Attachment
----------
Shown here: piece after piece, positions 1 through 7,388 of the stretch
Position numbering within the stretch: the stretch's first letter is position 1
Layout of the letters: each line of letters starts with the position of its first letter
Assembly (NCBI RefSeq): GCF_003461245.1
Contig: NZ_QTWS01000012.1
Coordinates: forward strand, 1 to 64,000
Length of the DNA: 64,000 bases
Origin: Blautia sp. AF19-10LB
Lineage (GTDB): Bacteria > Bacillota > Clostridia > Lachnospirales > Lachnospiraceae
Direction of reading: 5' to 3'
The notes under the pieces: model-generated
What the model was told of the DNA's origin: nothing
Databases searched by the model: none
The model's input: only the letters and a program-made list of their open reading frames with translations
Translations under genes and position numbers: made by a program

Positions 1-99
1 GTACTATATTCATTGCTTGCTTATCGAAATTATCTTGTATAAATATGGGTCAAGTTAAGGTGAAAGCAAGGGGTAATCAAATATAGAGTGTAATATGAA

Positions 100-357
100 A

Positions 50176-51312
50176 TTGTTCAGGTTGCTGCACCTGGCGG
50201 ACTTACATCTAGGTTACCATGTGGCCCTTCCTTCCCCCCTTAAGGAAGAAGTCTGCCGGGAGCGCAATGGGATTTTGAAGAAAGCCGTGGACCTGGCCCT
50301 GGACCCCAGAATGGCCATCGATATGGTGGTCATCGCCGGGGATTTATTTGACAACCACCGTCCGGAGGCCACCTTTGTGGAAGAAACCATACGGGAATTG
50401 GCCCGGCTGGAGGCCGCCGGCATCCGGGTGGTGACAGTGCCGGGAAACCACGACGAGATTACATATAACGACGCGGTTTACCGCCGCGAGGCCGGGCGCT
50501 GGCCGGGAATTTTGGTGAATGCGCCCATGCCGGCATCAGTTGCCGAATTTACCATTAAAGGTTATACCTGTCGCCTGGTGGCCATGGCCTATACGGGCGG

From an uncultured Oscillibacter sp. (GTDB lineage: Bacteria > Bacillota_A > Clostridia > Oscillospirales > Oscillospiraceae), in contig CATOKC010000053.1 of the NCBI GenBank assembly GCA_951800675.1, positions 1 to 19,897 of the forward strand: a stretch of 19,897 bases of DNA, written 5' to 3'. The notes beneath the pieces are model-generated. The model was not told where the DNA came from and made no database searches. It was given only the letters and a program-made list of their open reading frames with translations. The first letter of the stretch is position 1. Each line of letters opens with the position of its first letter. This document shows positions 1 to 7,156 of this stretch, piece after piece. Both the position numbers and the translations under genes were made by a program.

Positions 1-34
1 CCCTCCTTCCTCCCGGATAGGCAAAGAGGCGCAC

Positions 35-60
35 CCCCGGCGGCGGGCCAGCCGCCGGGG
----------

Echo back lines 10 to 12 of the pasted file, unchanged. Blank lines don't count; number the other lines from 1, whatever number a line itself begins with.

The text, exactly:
Direction of reading: 5' to 3'
The notes under the pieces: model-generated
What the model was told of the DNA's origin: nothing